It coordinates its efforts with the Commission on Filipinos Overseas CFO created in to help the overseas diaspora Employees of the POLO, as well as Welfare officers, are sent to the main cities of migration, like Dubai, from which they report on the conditions of the whole community in a given country. They are key actors of the Filipino community in the UAE. Since the beginning of the s, remittances from the UAE have represented a quarter of the total remittances earned in the Middle East, the most attractive region for Filipino migrants.

    Source: Central Bank of the Philippines. This was to be implemented without reaching a point of no return, such as an embargo, which would deplete transfers of money vital for many families in the archipelago. In the interstate dialogue, Abu Dhabi seemed to have the upper hand. According to Abdul Monem al-Mashat 29 , Emiratis have a concentric perception of the world that bestows privilege accordingly: around the federation of the seven emirates, the neighbours of the peninsula the GCC states and perhaps Yemen constitute the first circle.

    Its constituents are deemed as equal. The second circle comprises the Arabs of the Middle East. The rest of the Muslims the ummah are in the third circle. In descending order of importance, the remaining states constitute the fourth circle. As the Emiratis look further away from the innermost circle, the relations become so distant that the peoples from the fourth circle epitomise the figure of the Other.

    We may even assume that the countries of the fourth circle are all, by and large, on an equal footing Therefore, as the Philippines are in this remote circle, there is no particular prejudice nor special friendship to distinguish the Republic from the other countries in the fourth circle. South and South-East Asians were perceived as more manageable than the Arab workers who constituted until then the backbone of the working population in the GCC Since this structural transformation of the workforce, Emirati laws and practices have remained unchanged until today.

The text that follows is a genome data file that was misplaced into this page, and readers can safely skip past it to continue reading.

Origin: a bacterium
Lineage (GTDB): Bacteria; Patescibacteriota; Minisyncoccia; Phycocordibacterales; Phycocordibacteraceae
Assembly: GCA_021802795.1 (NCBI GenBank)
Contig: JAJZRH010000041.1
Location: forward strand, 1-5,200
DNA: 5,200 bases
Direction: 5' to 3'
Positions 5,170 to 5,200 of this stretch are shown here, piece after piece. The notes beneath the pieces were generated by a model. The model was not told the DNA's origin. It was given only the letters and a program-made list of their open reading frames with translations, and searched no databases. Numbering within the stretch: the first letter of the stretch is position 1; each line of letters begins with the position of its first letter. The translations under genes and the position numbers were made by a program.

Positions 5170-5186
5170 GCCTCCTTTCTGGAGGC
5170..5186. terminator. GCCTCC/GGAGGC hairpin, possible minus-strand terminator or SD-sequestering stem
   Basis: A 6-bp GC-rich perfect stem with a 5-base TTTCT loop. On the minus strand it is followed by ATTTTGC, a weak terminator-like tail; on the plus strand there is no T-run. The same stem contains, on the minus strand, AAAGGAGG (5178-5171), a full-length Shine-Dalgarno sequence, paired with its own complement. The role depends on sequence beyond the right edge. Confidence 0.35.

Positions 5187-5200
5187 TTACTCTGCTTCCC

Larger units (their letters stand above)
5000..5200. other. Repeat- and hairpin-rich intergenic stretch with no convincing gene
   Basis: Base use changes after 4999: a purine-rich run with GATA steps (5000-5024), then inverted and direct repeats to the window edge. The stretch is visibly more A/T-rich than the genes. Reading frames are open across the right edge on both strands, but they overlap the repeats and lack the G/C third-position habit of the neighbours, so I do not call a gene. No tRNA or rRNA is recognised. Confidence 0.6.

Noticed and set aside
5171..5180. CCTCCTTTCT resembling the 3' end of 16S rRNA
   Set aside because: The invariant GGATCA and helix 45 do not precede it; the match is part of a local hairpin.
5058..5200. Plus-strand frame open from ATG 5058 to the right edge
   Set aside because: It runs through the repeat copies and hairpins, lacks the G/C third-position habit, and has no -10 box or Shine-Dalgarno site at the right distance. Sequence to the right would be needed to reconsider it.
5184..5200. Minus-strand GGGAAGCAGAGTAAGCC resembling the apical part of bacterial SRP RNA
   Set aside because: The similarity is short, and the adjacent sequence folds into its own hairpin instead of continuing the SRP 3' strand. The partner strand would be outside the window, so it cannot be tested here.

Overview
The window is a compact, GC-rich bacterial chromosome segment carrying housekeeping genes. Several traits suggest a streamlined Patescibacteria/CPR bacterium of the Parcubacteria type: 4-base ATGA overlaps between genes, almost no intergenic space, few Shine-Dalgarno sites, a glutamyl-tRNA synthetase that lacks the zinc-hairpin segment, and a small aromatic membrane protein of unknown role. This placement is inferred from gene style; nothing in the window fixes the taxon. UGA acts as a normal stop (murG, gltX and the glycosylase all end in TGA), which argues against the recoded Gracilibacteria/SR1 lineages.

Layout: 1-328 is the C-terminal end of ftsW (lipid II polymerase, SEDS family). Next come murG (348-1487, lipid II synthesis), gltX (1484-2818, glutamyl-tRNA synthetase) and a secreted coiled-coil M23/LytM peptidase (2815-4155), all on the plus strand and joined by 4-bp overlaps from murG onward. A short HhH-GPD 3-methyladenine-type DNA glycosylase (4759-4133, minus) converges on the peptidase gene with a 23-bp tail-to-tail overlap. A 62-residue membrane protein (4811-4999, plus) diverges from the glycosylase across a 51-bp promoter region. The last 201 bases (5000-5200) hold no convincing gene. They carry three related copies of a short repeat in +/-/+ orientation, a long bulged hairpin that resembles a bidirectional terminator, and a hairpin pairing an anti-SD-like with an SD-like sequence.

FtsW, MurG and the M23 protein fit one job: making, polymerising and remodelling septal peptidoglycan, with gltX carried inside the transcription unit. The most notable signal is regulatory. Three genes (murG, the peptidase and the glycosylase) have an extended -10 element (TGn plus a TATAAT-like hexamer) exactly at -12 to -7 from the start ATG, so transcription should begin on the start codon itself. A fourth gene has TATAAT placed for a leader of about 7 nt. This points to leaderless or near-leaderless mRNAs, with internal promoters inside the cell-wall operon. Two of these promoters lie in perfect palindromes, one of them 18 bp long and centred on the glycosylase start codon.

This system encapsulates the social structure of the country. In this pyramidal structure, companies apply for visas for their employees under the sponsorship of an Emirati. Unskilled workers are admitted on a one-year visa, whereas professional employees are offered a three-year visa.

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    The number of accredited agencies has doubled since the beginning of the 21 st century, going from agencies in in the UAE to by The POEA does not hesitate to revoke licenses to offending recruiters. In reality, the government has let the companies deal with managing the workforce. Second, this delegation of authority also explains why the UAE somehow tolerates a certain number of illegal mainly overstaying migrants in the federation considering that the Emirates is one of the safest places in the world while monitoring the flow of million visa-based visitors annually.

    Emirati officials tolerate this situation because it eases the recruitment process for the private sector. Recruiting a new employee takes, at best, a couple of months identifying the persons with the right credentials through an agency in Manila, travel, medical visit, passport, security clearance, etc. However, the media constantly report on pervasive tensions regarding household service workers, focusing on runaway maids, the violation of human rights, and the legal status of employees, i.

    Their employers are compelled to settle new fees to replace them agencies, visa, etc. No statistics have been released on the number of runaway maids but on rare occasions, when the numbers decrease, officials are more willing to provide an estimate. In order to fly back to Manila, they need their passport and a return flight ticket that their employer is mandated to purchase upon fulfilment of the contract.

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    In , the shelter with a capacity for fifty persons received an average of a hundred house helpers per month. Two peaks are recorded during the year. Like in any other host countries, the weeks before Christmas witness an increase due to homesick mothers; and in the UAE, like in any other Muslim host countries, Ramadan also causes a surge in prompt departures because of the intense workload and more difficult working conditions.